In 2009, homeowners believed that since taxpayers had bailed out the banks, now those banks would be required by the government to help them by modifying their loans so they could avoid foreclosure.  The president had said that his program would provide such assistance to 3-4 million homeowners, but after the first 18 months of HAMP had passed, the number of permanent modifications was only a relative handful.

That outcome alone would have been bad enough, but the situation was made infinitely worse as mortgage servicers, entirely unprepared to handle the volume of distressed homeowners applying for modifications, struggled with inadequate staffing and resources to implement a program, too quickly conceived, with rules in almost constant flux… and the result was nothing short of chaotic.

Loans weren’t written to be later modified for borrowers unable to repay them, and the industry’s foreclosure machine was not oriented to help borrowers in default avoid foreclosure.  To the contrary, law firm’s hired to handle foreclosures worked under incentives designed to reward faster and more efficient foreclosures, so homes could be put back on the market as soon after default as possible in order to minimize losses to investors.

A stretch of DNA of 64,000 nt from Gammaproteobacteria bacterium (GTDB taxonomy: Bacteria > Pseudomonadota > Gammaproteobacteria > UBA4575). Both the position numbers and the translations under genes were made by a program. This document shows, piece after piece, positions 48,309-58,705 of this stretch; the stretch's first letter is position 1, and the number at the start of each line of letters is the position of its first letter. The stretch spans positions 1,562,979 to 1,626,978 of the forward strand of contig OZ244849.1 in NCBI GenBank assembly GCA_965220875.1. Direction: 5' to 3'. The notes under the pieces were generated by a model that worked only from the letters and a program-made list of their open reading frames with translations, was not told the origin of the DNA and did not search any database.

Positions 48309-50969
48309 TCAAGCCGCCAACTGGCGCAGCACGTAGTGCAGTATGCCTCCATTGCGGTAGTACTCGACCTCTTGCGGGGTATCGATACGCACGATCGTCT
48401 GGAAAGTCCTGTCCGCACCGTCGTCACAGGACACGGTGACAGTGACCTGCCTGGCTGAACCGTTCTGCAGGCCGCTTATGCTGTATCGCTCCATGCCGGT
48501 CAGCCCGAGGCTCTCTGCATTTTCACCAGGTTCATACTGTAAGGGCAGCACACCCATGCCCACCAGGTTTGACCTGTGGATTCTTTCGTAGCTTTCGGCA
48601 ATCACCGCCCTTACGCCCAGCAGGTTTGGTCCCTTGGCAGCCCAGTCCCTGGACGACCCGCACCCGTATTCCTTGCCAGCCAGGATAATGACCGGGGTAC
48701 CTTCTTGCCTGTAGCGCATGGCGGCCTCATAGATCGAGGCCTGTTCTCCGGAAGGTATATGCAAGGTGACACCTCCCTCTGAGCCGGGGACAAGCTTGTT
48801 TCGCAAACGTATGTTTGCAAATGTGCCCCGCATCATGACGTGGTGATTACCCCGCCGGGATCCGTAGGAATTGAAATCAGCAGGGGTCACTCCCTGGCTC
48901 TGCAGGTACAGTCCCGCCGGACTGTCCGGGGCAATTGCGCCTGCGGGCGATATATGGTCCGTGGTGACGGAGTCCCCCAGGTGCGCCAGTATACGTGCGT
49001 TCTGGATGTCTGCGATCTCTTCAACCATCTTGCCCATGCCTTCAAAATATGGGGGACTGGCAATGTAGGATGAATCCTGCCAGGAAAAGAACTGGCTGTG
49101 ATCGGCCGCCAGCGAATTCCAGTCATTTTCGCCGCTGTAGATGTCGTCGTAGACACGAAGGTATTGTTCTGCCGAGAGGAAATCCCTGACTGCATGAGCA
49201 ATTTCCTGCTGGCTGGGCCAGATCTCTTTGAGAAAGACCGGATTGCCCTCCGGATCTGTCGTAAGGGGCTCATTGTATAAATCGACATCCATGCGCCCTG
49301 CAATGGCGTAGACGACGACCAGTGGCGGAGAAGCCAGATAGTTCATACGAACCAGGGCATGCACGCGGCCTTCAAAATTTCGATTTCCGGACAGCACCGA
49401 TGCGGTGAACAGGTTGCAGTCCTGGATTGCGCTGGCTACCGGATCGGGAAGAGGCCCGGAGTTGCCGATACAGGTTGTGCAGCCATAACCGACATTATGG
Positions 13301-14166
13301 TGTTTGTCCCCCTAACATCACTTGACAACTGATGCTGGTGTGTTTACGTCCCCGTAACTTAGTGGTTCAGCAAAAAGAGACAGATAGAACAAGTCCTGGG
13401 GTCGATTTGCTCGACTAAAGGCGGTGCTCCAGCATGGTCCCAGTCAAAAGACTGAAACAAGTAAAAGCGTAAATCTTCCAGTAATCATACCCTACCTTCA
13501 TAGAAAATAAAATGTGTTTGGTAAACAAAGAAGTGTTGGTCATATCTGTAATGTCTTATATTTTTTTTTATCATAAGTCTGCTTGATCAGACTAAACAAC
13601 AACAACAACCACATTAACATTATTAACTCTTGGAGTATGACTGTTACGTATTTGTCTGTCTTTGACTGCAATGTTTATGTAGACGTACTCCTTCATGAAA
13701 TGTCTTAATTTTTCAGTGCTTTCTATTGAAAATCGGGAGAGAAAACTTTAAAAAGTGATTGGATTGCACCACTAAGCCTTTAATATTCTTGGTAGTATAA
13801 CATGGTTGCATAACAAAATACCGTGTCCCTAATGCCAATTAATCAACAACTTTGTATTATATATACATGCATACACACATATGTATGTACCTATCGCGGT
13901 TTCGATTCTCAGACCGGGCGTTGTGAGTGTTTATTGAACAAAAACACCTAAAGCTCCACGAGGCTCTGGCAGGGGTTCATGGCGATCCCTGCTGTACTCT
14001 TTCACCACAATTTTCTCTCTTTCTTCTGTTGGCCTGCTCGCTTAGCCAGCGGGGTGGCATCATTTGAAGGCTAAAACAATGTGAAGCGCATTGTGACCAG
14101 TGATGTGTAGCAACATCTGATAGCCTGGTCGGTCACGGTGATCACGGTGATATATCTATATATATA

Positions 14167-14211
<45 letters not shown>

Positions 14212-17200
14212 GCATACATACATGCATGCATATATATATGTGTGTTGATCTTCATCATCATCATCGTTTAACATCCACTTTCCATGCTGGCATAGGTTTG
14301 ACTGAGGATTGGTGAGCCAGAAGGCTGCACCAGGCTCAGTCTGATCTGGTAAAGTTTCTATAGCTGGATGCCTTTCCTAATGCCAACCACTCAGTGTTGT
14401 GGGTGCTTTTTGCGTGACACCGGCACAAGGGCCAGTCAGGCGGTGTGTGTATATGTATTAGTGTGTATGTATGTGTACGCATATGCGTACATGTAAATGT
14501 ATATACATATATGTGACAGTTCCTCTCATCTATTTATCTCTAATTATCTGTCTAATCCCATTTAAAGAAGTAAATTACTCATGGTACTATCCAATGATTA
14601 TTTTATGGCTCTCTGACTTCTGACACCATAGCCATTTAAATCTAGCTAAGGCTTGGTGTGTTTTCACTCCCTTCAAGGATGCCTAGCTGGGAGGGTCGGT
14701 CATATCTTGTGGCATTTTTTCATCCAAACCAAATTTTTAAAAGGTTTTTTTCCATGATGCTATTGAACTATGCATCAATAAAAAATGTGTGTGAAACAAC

It was a system that may have made sense in past years, before the summer of 2007 when investors around the globe became concerned that triple A ratings couldn’t be relied upon to accurately reflect risk, abruptly fled the markets for Residential Mortgage Backed Securities (RMBS) and related Collateralized Debt Obligations (CDOs), throwing the secondary mortgage market into a modern day ice age.  With the availability of credit for all mortgages having evaporated almost overnight, homes were now being pulled off the market as prices started falling faster than anyone ever imagined was possible.